Why don’t all of the people who went to an Ivy League school get the job? Just because you have book smarts doesn’t mean you have common business sense, and common sense is a large part of street smarts. We all admire the work of Ivy League graduates because they are highly intelligent people, but I can’t look beyond the fact that sometimes that system fails. Let me reinforce the fact that I support academia in a very big way, considering my involvement in this sector when lecturing across the globe.
From that group of eight individuals, a few of the candidates will enter my office and I will know within five seconds that I am not interested in hiring them. I remember speaking with a qualified candidate from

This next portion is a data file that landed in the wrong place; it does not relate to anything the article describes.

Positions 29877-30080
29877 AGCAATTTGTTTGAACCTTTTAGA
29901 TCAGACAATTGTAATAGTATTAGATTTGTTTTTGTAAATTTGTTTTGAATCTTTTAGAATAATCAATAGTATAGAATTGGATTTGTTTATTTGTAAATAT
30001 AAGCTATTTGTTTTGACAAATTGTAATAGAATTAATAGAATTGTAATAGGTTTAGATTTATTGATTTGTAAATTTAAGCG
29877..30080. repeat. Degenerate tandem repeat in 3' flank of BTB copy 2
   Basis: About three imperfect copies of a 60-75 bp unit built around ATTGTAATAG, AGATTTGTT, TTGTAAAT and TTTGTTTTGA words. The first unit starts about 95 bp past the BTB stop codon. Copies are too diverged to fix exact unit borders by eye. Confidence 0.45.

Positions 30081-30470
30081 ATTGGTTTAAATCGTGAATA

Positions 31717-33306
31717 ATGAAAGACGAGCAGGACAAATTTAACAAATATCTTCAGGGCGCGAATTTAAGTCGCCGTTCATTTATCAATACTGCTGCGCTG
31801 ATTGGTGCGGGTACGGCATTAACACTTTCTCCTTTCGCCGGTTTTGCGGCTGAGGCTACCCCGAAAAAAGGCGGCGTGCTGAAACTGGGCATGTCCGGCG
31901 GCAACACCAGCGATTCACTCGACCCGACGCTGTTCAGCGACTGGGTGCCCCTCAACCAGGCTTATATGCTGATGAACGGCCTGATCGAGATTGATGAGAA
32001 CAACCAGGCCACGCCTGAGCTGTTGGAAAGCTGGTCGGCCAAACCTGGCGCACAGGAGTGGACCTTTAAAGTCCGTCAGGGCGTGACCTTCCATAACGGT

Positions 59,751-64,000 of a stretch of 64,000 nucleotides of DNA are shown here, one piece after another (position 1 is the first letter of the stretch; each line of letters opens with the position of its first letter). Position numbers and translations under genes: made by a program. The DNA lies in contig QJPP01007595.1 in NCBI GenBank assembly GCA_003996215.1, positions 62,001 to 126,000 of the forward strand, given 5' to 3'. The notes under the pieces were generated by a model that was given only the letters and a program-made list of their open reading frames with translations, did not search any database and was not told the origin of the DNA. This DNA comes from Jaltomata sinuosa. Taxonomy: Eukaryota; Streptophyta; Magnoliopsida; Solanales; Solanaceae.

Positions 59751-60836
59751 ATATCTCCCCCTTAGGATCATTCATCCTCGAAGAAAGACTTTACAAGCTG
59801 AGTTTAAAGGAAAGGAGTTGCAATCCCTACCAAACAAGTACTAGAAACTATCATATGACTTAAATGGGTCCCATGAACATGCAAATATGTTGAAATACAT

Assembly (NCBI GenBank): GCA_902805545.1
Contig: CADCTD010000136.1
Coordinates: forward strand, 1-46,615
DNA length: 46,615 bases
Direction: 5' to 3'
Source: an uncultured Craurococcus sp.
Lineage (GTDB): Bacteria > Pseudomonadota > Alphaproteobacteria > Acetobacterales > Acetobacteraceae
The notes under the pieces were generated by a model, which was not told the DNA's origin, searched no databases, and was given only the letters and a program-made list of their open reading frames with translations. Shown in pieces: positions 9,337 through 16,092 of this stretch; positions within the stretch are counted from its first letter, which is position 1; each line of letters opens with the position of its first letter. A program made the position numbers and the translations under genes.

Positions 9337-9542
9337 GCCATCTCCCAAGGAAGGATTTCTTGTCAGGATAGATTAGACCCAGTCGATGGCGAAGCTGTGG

Harvard who studied international law. We were looking for someone who would be able to fly to London and other European cities once or twice a week. This candidate sitting in my office passed the interview with flying colors, only to end the discussion on a sour note. “Will I need a passport to go to London?” she asked. A big mistake!
I couldn’t believe this was someone who’d received a degree from Harvard. There she was, an intelligent candidate who had gotten into a prestigious school and graduated with all the bells and whistles an MBA could afford, yet she did not have the common sense to explore the facts of traveling abroad. This candidate was one of ten people in a thousand to get a foot in my door, and she ruined her only opportunity.